MVC Mindset

As anyone who follows my work knows, I have become very enthusiastic about working with API’s and learning more about their development.  I can envision a future where HTML, CSS, JS, and PHP are combined to a unified markup and scripting language that will power all display devices.  These devices still need data, however, so understand data architectures and how to access and work with data will become evermore important.  With this in mind, lets dive into an in-depth understanding of the MVC framework!

Models

The M in MVC stands for models, so lets start there!  Models are responsible for your data access.  They also control authentication and verification, but understanding them as data access routes will help simplify a nacient interpretation.

For example, the Laravel model User.php is a class that is responsible for the users of your app.  It does your authentication, it does your verification… it can hold a bunch of code but it all has to do with working with users of your app.  Models are representations of actual objects or entities in your application.

Models represent tables in our database.  Always use a singular name when creating models, and make sure they correspond to the table name in your database.  For instance, if we have a Users table, we need a view called User to interact with it.  Also works for irregular nouns, like a people table would be modeled by a Person class.  Notice how the table is plural but the model name is always singular.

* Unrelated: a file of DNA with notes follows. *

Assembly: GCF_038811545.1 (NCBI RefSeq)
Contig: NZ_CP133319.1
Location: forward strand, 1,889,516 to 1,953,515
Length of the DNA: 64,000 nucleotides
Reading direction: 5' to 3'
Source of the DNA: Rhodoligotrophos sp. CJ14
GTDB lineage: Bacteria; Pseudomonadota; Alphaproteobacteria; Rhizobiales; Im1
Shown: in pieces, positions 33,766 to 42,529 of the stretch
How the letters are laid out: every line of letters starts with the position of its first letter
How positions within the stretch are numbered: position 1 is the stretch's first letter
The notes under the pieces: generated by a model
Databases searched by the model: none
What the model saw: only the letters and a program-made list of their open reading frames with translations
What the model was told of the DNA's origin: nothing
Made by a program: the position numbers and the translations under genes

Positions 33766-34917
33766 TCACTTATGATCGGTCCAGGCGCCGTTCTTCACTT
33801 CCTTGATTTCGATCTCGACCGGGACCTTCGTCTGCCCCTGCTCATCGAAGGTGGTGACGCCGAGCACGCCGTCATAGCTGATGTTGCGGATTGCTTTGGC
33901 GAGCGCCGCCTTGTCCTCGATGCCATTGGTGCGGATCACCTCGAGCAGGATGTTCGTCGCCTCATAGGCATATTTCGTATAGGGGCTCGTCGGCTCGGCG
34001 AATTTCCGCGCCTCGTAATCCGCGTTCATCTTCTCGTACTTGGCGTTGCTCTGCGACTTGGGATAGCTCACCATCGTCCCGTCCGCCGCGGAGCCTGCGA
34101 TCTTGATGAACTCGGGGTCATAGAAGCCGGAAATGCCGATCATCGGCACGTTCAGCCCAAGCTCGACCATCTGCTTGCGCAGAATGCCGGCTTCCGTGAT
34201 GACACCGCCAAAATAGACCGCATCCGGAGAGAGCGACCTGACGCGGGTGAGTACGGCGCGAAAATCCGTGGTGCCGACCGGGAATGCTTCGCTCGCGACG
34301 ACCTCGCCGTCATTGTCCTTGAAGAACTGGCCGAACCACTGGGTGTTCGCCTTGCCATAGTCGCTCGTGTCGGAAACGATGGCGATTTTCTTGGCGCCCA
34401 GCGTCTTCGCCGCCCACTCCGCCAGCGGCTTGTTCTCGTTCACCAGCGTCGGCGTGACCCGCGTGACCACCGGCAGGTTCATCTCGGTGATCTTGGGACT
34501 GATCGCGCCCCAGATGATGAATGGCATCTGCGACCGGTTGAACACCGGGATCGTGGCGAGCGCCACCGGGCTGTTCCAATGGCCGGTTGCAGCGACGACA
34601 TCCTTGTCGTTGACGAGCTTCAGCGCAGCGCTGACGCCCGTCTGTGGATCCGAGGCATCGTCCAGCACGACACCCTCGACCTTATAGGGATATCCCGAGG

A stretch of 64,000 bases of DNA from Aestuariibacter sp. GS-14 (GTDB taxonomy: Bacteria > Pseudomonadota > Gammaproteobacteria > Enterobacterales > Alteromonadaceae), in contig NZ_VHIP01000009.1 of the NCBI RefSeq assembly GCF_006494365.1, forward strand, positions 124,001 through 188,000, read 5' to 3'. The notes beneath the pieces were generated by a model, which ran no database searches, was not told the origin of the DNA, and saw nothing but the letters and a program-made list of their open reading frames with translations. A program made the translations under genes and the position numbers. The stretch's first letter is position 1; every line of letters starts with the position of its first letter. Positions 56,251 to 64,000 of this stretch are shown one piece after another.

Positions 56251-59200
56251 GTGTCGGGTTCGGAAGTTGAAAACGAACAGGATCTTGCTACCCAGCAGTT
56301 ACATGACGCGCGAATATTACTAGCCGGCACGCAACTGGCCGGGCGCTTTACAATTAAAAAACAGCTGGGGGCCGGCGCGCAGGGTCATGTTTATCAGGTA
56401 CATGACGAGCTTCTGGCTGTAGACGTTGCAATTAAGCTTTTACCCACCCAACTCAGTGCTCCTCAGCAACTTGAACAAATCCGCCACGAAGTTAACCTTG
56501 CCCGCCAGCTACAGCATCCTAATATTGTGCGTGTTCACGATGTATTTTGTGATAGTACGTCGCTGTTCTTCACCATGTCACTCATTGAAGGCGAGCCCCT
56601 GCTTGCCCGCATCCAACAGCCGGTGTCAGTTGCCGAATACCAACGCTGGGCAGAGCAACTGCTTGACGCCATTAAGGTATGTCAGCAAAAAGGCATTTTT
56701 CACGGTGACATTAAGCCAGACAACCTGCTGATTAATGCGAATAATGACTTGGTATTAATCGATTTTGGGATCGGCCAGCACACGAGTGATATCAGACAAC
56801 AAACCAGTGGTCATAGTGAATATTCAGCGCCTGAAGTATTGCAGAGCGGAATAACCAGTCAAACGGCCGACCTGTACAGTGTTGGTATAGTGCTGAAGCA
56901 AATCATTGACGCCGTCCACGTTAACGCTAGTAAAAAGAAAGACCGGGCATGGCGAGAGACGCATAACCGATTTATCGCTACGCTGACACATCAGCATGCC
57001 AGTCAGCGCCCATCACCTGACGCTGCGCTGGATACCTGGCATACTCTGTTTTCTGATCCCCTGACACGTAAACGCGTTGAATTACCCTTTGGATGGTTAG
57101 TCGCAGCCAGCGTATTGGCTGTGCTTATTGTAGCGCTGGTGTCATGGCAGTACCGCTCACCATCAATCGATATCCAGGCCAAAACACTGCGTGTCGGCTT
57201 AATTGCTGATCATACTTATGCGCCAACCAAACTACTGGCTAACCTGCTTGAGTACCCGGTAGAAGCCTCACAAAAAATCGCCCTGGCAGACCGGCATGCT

Views

Views are the public display of your data.  They are the HTML and CSS that is used to make up the body of your webpage, then accept the data from the controller.

Routes

Views are managed by routes, which state the HTTP method to load the view.  For instance:

Route::get(‘/’, function () {

return View::make(‘hello’);

});

This is the default Laravel route.  The route gets the root page (‘/’), and when encountered, runs the callback which returns a file from the View folder called “hello.php”.  The .php can be omitted.

Remember, views should be agnostic as to the data or where it came from.  They just display what is sent to them, they have no control or guidance as to what is transmitted. The View simply renders information for public consumption.

Controllers

Conrollers are the moms of the app.  They don’t fetch information, they ask other classes to fetch the info.  Then, once received, controllers pass the data to views for public display.

Controllers are project managers.  They decide which pieces of data is needed, and sends that data where it needs to go.  Controllers also direct the routes.  A route is the URL and what is loaded when that URL is called.  Controllers create the URL’s and tell the routes what to load when that URL is called by the browser.

Controllers should be sending messages and configuring the server state, it is easy to force your controller to do too much of the logic, making your system less usable.

Remember: Fat Models, Skinny Controllers